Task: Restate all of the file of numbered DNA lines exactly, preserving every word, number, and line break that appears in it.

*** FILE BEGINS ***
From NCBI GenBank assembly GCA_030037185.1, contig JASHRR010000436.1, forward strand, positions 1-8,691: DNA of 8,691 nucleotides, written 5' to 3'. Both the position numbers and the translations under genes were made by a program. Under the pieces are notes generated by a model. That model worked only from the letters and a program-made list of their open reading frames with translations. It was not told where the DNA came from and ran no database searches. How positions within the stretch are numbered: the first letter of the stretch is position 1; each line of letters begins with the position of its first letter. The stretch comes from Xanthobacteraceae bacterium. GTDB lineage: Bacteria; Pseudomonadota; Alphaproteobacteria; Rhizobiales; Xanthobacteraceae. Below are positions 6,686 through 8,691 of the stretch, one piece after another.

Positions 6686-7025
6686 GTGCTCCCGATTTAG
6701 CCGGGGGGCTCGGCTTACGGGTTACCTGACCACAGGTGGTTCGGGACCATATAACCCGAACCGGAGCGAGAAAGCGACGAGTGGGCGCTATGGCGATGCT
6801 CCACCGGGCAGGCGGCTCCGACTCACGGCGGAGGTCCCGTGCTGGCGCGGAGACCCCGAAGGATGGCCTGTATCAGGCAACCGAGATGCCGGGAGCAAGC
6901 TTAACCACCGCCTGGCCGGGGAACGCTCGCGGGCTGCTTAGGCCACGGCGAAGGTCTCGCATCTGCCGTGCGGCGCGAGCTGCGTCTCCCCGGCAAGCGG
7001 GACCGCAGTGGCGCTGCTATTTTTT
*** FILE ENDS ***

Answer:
From NCBI GenBank assembly GCA_030037185.1, contig JASHRR010000436.1, forward strand, positions 1-8,691: DNA of 8,691 nucleotides, written 5' to 3'. Both the position numbers and the translations under genes were made by a program. Under the pieces are notes generated by a model. That model worked only from the letters and a program-made list of their open reading frames with translations. It was not told where the DNA came from and ran no database searches. How positions within the stretch are numbered: the first letter of the stretch is position 1; each line of letters begins with the position of its first letter. The stretch comes from Xanthobacteraceae bacterium. GTDB lineage: Bacteria; Pseudomonadota; Alphaproteobacteria; Rhizobiales; Xanthobacteraceae. Below are positions 6,686 through 8,691 of the stretch, one piece after another.

Positions 6686-7025
6686 GTGCTCCCGATTTAG
6701 CCGGGGGGCTCGGCTTACGGGTTACCTGACCACAGGTGGTTCGGGACCATATAACCCGAACCGGAGCGAGAAAGCGACGAGTGGGCGCTATGGCGATGCT
6801 CCACCGGGCAGGCGGCTCCGACTCACGGCGGAGGTCCCGTGCTGGCGCGGAGACCCCGAAGGATGGCCTGTATCAGGCAACCGAGATGCCGGGAGCAAGC
6901 TTAACCACCGCCTGGCCGGGGAACGCTCGCGGGCTGCTTAGGCCACGGCGAAGGTCTCGCATCTGCCGTGCGGCGCGAGCTGCGTCTCCCCGGCAAGCGG
7001 GACCGCAGTGGCGCTGCTATTTTTT